# Inter 1st Year Maths 1A Addition of Vectors Formulas

Use these Inter 1st Year Maths 1A Formulas PDF Chapter 4 Addition of Vectors to solve questions creatively.

## Intermediate 1st Year Maths 1A Addition of Vectors Formulas

Scalar :
A physical quantity which has only magnitude is called a scalar quantity. All the real numbers will be taken as scalars.

Vector :
A physical quantity which has both magnitude and direction.
e.g. : Velocity acceleration, force, momentum.

Position vector :
Let ‘O’ and ‘P be any points in space. Then OP is called the position vector of the point ‘P w.r.t. origin ‘O’.
Note : $$\overline{A B}$$ = Position vector of B- position vector of A’
= $$\overline{O B}-\overline{O A}$$

Coinitial vector:
Vectors having the same initial point are called coinitial vectors.
e.g. : \overline{O A}, \overline{O B}, \overline{O C} etc.

Unit vector:
A vector whose magnitude is one-unit is called unit vector.
Unit vector in the direction of a is denoted by â = $$\frac{\bar{a}}{|a|}$$.
For any non-zero vector $$\bar{a}=|\bar{a}|$$ â.

Like vectors :
If two vectors are parallel and having the same direction then they are called like vectors.

Unlike vectors :
If two vectors are parallel and having Opposite direction then they are called unlike vectors.
The position vector of any point C on $$\overline{A B}$$ can be taken as λ$$\bar{a}$$ + µ$$\bar{a}$$, where λ + µ = 1

Angle between vectors:
Let $$\overline{O A}=\bar{a}$$ = a, $$\overline{O B}=\bar{a}$$ = b be any two non – zero vectors, then angle AOB is defined as angle between vectors $$\bar{a}, \bar{b}$$ and is denoted by $$(\bar{a}, \bar{b})$$ where 0 ≤ $$(\bar{a}, \bar{b})$$ ≤ 180°.

Addition of vectors (or) Parallelogram Law:
If $$\bar{a}, \bar{b}$$ are the adjacent sides of a parallelogram the diagonals which is coinitial with $$\bar{a}, \bar{b}$$ is given by $$\bar{a}+ \bar{b}$$ and its magnitude is given by
$$|\bar{a}+\bar{b}|=\sqrt{|\bar{a}|^{2}+|\bar{b}|^{2}+2|\bar{a}||\bar{b}| \cos (\bar{a}, \bar{b})}$$

Triangle law:
If two vectors are represented in magnitude and direction by the two sides of a triangle taken in the same order, then their sum is represented by the third side taken in the reverse order.

Note : Addition of vectors is of 2 types :

1. Commutative
2. Associative.

(ie) (i) $$\bar{a}+\bar{b}=\bar{b}+\bar{a}$$ and (ii) $$(\bar{a}+\bar{b})+\bar{c}=\bar{a}+(\bar{b}+\bar{c})$$
Rule: $$|\bar{a}| \sim|\bar{b}| \leq|\bar{a}-\bar{b}| \leq|\bar{a}+\bar{b}| \leq|\bar{a}|+|\bar{b}|$$

Parallel (or) Collinear vector:

1. Two vectors a, b are parallel or collinear, then a = λ. b, where ‘λ’ is a scalar.
2. If $$\bar{a}$$ = (a1, a2, a3), b = (b1, b2, b3) are parallel or collinear, then
$$\frac{a_{1}}{b_{1}}=\frac{a_{2}}{b_{2}}=\frac{a_{3}}{b_{3}}$$
Note : Zero vector is parallel to any vector.
3. If three points with position vectors a, b, c are to be collinear. The necessary and sufficient condition is that there exists scalars $$\bar{a}, \bar{b}, \bar{c}$$ not all zero, such that
l$$\bar{a}$$ + m$$\bar{b}$$ + n$$\bar{c}$$ = 0, l + m + n = 0.
4. If $$\bar{a}, \bar{b}, \bar{c}$$ are non-zero, non-collinear vectors such that l$$\bar{a}$$ + m$$\bar{b}$$ + n$$\bar{c}$$ = 0, then l = 0, m = 0, n = 0.

Linear combination of vectors :
A linear combination of the system of vectors $$\bar{a}_{1}, \bar{a}_{2}, \ldots, \bar{a}_{n}$$ is a vector.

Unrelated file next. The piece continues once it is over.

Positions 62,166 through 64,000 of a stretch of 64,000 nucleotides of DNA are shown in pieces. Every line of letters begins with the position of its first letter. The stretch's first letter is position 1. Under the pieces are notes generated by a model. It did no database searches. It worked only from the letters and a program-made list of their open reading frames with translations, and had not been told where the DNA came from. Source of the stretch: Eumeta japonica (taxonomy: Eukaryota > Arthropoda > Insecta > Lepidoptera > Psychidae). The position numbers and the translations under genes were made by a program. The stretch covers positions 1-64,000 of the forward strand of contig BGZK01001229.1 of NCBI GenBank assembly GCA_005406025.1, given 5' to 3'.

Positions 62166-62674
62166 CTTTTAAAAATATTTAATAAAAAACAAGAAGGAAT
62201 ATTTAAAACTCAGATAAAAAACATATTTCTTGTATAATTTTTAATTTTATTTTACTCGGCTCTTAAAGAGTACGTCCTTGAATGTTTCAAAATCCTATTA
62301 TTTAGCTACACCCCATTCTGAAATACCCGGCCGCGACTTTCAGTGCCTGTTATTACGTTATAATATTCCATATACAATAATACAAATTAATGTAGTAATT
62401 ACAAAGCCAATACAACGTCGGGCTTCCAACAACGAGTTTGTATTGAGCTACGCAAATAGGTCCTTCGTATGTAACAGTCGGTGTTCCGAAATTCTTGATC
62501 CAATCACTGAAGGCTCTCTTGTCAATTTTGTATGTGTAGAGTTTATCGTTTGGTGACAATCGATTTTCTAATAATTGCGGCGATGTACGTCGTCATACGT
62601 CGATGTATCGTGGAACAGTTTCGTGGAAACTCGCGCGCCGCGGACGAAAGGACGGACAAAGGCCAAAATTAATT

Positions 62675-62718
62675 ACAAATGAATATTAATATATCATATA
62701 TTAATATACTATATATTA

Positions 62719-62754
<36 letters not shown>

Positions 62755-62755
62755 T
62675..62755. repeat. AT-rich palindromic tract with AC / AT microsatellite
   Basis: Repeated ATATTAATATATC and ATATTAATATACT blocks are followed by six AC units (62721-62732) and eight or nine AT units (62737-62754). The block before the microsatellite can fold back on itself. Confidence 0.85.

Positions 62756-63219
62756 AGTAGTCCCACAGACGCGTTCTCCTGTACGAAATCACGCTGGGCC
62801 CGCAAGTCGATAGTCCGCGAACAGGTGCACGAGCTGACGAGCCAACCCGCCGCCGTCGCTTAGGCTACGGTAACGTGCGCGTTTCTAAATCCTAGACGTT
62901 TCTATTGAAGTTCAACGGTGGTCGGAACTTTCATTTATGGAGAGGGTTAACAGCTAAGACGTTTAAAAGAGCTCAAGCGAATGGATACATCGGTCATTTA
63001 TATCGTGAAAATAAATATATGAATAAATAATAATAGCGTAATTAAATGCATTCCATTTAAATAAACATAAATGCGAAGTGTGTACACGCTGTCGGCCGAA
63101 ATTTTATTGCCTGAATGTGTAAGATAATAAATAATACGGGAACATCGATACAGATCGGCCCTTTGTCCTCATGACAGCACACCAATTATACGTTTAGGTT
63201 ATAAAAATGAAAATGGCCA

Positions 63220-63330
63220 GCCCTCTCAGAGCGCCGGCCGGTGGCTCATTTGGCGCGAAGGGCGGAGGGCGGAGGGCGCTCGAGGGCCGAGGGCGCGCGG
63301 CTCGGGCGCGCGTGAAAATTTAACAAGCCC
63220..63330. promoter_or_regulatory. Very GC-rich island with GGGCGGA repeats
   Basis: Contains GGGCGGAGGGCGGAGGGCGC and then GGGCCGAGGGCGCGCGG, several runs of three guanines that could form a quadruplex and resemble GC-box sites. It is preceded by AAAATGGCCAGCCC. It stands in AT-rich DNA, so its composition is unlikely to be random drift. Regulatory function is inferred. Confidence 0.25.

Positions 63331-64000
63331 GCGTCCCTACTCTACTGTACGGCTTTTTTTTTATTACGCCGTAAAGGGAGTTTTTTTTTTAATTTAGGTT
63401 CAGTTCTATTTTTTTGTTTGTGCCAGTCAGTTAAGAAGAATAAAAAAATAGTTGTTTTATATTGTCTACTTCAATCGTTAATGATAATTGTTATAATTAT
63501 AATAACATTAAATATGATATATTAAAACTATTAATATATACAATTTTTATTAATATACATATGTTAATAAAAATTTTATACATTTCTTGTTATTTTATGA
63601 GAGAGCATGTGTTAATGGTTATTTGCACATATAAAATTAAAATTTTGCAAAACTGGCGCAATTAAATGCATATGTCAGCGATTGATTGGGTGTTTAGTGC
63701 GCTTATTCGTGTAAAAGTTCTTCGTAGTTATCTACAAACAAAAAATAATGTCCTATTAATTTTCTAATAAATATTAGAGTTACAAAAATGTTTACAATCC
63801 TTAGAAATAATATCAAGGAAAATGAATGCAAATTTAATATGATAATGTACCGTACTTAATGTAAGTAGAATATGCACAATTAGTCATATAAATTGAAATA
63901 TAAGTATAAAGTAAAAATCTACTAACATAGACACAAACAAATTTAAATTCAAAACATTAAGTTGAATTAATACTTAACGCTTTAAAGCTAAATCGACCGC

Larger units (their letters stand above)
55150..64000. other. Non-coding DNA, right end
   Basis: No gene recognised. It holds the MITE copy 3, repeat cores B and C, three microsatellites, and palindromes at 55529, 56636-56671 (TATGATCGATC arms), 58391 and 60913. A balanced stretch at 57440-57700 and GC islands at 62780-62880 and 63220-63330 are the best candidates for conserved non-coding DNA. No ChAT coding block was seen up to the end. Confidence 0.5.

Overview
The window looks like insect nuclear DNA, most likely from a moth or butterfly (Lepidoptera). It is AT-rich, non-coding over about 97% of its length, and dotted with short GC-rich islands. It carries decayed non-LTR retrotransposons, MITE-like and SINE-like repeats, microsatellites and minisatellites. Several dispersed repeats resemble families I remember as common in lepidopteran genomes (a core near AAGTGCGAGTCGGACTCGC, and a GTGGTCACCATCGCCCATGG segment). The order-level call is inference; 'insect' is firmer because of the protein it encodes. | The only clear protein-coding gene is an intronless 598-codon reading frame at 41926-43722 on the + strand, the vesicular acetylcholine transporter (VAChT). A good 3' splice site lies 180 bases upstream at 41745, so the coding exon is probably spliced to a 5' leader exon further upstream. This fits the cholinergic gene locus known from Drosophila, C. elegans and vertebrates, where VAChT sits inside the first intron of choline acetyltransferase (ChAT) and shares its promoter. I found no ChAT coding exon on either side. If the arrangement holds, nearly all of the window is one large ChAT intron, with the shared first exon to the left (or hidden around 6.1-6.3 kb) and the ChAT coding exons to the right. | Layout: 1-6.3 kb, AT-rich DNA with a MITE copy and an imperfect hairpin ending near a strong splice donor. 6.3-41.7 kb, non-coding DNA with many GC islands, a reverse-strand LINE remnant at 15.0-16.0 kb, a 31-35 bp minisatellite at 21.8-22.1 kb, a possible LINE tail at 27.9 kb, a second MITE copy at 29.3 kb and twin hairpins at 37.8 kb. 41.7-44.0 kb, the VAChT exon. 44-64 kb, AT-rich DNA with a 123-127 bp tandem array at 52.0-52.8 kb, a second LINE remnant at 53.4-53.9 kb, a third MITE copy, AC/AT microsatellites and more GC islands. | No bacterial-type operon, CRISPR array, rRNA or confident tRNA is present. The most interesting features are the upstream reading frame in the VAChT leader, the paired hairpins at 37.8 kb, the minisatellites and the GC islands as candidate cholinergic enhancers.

r = x1$$\bar{a}_{1}$$ + x2$$\bar{a}_{2}$$ + x3$$\bar{a}_{3}$$ + ………………. + xn$$\bar{a}_{n}$$
where x1 x2, x3, ………………., xn are scalars.

Coplanar vectors:
If three or more vectors lie in the same plane (or) parallel to the same plane then they are called coplanar vectors. If one vector can be expressed as a linear combination of the remaining vectors, then the vectors are coplanar vectors.
If $$\bar{a}$$ = x$$\bar{b}$$ + y$$\bar{c}$$, where x, y, are scalars, then $$\bar{a}, \bar{b}, \bar{c}$$ are coplanar.

Linearly dependent system of vectors :
A system of vectors $$\bar{a}_{1}, \bar{a}_{2}, \bar{a}_{3}, \ldots \ldots, \bar{a}_{n}$$ is said to
be linearly dependent, if there exists a system of scalars x1, x2, x3, ……………….., xn not all zero
such that
x1$$\bar{a}_{1}$$ + x2$$\bar{a}_{2}$$ + x3$$\bar{a}_{3}$$ + ………………. + xn$$\bar{a}_{n}$$ = $$\bar{0}$$

• The null vector is linearly dependent.
• Two collinear vectors are linearly dependent.
$$\bar{a}$$ = λ$$\bar{b}$$ ⇒ (1)$$\bar{a}$$ + (-λ)$$\bar{b}$$ = 0
• Any three coplanar vectors are linearly dependent.
$$\bar{a}$$ = x$$\bar{b}$$ + y$$\bar{c}$$ ⇒ (1)$$\bar{a}$$ + (-x)$$\bar{b}$$ + (-y)$$\bar{c}$$ = 0
• Any four vectors in space from a linearly dependent set of vectors.

Linearly independent system of vectors:
A system of vectors $$\bar{a}_{1}, \bar{a}_{2}, \bar{a}_{3}, \ldots \ldots, \bar{a}_{n}$$ is said to be linearly independent, if x1$$\bar{a}_{1}$$ + x2$$\bar{a}_{2}$$ + x3$$\bar{a}_{3}$$ + ………………. + xn$$\bar{a}_{n}$$ = $$\bar{0}$$ implies

• Two non-zero, non-collinear vectors are linearly independent.
• Any three non-coplanar vectors are linearly independent. If a, b, c are three non-coplanar vectors and $$\bar{r}$$ be any other vector. Then there exists unique scalars x, y, z such that
$$\bar{r}$$ = x$$\bar{a}$$ + y$$\bar{b}$$ + z$$\bar{c}$$.

Right handed system of vectors:
Three non-coplanar vectors $$\bar{a}, \bar{b}, \bar{c}$$ are said to form a – right-handed system, if the rotation is form $$\bar{a}$$ to $$\bar{b}$$ in anti-clockwise direction, through an angle less than 180° as seen from the terminal point of c.
If $$\bar{a}, \bar{b}, \bar{c}$$ from RHS and $$\bar{b}, \overline{,}, \bar{a}$$ and $$\bar{c}, \bar{a}, \bar{b}$$ also from RHS.

Left-handed system of vectors:
Three non-coplanar vectors $$\bar{a}, \bar{b}, \bar{c}$$ are said to form a left handed system. If the rotation is from $$\bar{a}$$ to $$\bar{b}$$ in clockwise direction through an angle less than 180° as seen from terminal point of c.

If $$\bar{a}, \bar{b}, \bar{c}$$ are in RHS, then
$$\bar{b}, \overline{,}, \bar{a}$$; $$\bar{c}, \bar{a}, \bar{b}$$ also from R.H.S.
and $$-\bar{a}, \bar{b}, \bar{c} ; \bar{a},-\bar{b}, \bar{c} ; \bar{a}, \bar{b},-\bar{c}$$ form L.H.S.

Direction cosines of a vector and direction ratios of a vector:
If α, β, γ are the angles made by a line with +ve directions of x, y, z axes respectively, then cos α, cos β, cos γ are known as the direction cosines of that line.
Generally the direction cosines are denoted by l, m, n and l2 + m2 + n2 = 1.
Any numbers proportional to the direction cosines are known as direction ratios.

→ Unit vector in the direction of $$\bar{a}$$ = $$\frac{\bar{a}}{|\bar{a}|}$$